Sign in with
Sign up | Sign in
Your question
Solved

Temperature readings

Last response: in Systems
Share
November 30, 2011 2:52:34 AM

I'm about to build my first computer (ordered everything, just waiting for stuff to arrive from newegg) and I keep reading posts from people who say they're able to keep their system/cpu at such and such temperatures...I'm wondering how exactly do you determine the temperatures? Do you use some sort of thermometer? Thanks.

More about : temperature readings

November 30, 2011 3:47:15 AM

Hi there...

To check your graphics card and processor temperatures you can use bios (accessed during the system startup) or use software like realtemp, coretemp, everest and many more.

If this is going to be your first computer then you should not worry about temperatures since you should only worry about them when you overclock your processor (raising it's frequency above it's official speed). Though you should clean your pc every 3 months or so to keep the cpu and vga cooler clean, otherwise dust will begin to build up and it will drastically reduce their cooling capabilities resulting in high temperatures.

Btw... Did you asked for advice to anyone before ordering your components? I am just asking this because since this is your first build you may need help about components compatibility, especially when it comes to motherboard and cpu's and also when it comes to coolers in case you ordered one, you should also keep in mind about purchasing sata 3 hard drives (not all motherboards support them) and it's very important to always get a nice psu, it's power it's not important at all, it can be more or less powerful depending on your system (though it is absolutely crucial to be aware of what kind of power you are going to need) but there are features you should always look for like active pfc to prevent your system to be almost completely destroyed by peak currents and other energy anomalys.
m
0
l
November 30, 2011 3:57:03 AM

Feel free to ask whatever you need to know about computers... though when were noobs we don't even know what we need to know sometimes. Just make sure to at least get some advice with us before building your rig, i am sure you could use some, unless, of course, you are not the one who is going to assemble it, still, even if your not the one doing it you should pay attention to who is going to do it to learn something, pc's are in my humble opinion much better than any gaming console but if you don't treat them right they are going to give you hell.
m
0
l
Related resources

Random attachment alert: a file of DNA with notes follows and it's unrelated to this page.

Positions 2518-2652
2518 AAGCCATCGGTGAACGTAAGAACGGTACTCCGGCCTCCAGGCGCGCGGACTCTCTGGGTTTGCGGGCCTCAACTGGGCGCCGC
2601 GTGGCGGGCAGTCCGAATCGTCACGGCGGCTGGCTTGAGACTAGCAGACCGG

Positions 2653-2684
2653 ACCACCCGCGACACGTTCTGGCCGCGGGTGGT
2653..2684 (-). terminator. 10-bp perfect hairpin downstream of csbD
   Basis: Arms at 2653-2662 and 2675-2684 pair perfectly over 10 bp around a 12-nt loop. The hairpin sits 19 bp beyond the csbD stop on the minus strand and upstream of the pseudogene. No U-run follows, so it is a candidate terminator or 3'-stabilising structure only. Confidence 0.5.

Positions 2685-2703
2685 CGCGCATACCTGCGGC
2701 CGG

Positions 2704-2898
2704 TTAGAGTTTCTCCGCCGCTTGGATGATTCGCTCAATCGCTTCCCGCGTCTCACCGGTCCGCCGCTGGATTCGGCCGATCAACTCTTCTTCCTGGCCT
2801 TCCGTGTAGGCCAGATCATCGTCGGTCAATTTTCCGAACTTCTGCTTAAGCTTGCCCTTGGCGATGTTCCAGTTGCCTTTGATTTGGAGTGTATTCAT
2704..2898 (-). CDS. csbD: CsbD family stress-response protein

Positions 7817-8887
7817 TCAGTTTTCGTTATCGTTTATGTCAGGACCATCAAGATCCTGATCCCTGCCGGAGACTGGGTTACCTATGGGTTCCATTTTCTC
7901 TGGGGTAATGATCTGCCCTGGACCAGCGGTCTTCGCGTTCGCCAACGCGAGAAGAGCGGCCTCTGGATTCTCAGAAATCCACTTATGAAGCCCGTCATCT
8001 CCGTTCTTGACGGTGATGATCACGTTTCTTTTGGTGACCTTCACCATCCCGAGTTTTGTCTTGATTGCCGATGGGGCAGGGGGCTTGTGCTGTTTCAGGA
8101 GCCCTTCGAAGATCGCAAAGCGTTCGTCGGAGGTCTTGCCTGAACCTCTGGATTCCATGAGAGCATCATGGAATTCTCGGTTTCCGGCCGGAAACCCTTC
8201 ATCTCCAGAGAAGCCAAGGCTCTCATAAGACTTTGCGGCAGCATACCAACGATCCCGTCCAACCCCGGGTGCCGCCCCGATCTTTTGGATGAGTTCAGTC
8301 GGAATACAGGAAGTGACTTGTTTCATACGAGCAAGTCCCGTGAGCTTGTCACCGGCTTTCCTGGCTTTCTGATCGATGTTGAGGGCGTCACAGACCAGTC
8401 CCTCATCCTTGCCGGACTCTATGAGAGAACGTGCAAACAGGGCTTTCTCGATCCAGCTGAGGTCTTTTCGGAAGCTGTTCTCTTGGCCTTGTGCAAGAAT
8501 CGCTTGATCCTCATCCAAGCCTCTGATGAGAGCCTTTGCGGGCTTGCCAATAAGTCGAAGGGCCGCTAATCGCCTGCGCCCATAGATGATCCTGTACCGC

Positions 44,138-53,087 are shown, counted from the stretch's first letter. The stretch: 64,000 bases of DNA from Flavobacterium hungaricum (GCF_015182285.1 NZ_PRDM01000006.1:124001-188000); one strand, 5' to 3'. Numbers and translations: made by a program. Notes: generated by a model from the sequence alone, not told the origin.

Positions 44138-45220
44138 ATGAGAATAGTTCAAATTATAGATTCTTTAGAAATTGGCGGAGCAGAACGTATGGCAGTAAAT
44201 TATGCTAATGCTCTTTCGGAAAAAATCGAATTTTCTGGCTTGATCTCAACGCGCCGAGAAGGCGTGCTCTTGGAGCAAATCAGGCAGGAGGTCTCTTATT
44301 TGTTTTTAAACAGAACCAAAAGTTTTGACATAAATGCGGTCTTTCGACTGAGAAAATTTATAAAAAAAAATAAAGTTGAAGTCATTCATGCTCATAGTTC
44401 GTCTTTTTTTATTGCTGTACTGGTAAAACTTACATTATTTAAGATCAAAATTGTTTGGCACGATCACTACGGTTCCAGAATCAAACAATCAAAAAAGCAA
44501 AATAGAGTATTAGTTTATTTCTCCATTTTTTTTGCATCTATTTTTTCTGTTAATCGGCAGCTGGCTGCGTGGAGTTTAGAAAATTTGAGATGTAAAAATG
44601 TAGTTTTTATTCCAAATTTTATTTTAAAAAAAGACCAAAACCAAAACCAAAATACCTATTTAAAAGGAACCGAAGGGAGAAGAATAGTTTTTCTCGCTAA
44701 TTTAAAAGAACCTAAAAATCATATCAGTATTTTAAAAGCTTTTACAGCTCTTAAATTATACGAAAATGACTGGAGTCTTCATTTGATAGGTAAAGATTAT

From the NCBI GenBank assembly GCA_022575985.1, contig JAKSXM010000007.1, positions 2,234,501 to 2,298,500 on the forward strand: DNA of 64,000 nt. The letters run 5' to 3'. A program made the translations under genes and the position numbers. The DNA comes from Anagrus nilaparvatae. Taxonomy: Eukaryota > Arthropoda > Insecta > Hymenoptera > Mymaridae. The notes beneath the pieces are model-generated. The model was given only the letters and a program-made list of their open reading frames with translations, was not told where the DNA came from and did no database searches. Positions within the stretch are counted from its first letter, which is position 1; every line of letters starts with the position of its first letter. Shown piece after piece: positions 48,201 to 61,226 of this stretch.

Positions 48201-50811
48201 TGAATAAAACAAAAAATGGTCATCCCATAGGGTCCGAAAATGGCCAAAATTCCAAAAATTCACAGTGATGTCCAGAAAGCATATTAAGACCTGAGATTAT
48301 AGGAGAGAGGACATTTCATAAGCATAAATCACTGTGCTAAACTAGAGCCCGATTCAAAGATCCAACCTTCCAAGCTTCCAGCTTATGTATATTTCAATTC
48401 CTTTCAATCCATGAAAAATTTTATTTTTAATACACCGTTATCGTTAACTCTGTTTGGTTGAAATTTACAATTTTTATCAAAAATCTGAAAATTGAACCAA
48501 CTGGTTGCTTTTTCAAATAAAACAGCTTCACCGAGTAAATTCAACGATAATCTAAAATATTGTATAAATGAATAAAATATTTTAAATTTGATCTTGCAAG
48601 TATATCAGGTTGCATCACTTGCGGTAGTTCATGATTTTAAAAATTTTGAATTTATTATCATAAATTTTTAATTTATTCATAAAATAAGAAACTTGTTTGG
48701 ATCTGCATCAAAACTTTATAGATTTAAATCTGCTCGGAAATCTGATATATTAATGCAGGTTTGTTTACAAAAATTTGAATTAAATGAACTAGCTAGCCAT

a b B Homebuilt system
November 30, 2011 4:52:27 AM

I use hwmonitor, for it's user friendly layout with all components listed. http://www.cpuid.com/softwares/hwmonitor.html

Cryptor, you can click his name and see his posts . You will see he has a system thread posted a week ago. And I would disagree, with any homebuilt you need to check temps during the first boot. Also sata 3 is backwards compatible, it's the 2tb+ that will have compatibly issues with older bios as they can't read that large of a hdd.
m
0
l

Best solution

November 30, 2011 5:52:51 AM

k1114 said:
I use hwmonitor, for it's user friendly layout with all components listed. http://www.cpuid.com/softwares/hwmonitor.html


I second the use of Hardware Monitor (aka HWMonitor) - is a no-fuss no-muss tool. It will display data for all compatible hardware, which is typically:
* CPU temperatures (possibly voltages)
* HDD temperatures
* Motherboard temperatures (and PWM fan speeds if applicable)
* GPU temperatures

Bear in mind that for some graphics cards, you'll have to install the drivers from AMD/Nvidia, as the ones baked into Windows itself will not expose temperature information to HW Monitor.

The people who make HWMonitor also have a tool called CPU-Z, which gives you visibility of CPU, motherboard and memory information (speeds, etc.)

For the GPU, you can use GPU-Z (from techpowerup), which gives you visibility of GPU information, and dynamic data about GPU temperatures, clock speeds, etc.

As k1114 has said, you need to check temperatures (primarily CPU, then other sensors) on your first boot. CPU temperatures will indicate whether your application of thermal paste was correct or not. The other temperatures will hint at whether airflow is correct and appropriate. More importantly, it will also act as a baseline for you as to what are "normal" temps for your PC. This ties in to what CryptorX said, where periodic cleaning is required (and the need for which will be highlighted if your temps are higher than the baseline).
Share
November 30, 2011 6:26:38 AM

jsc said:
For first-time builders, I recommend looking at these threads:


Thank you jsc, those threads are very useful. I'm bookmarking them :) 
m
0
l
December 9, 2011 11:17:09 PM

Best answer selected by mersennetwister.
m
0
l
!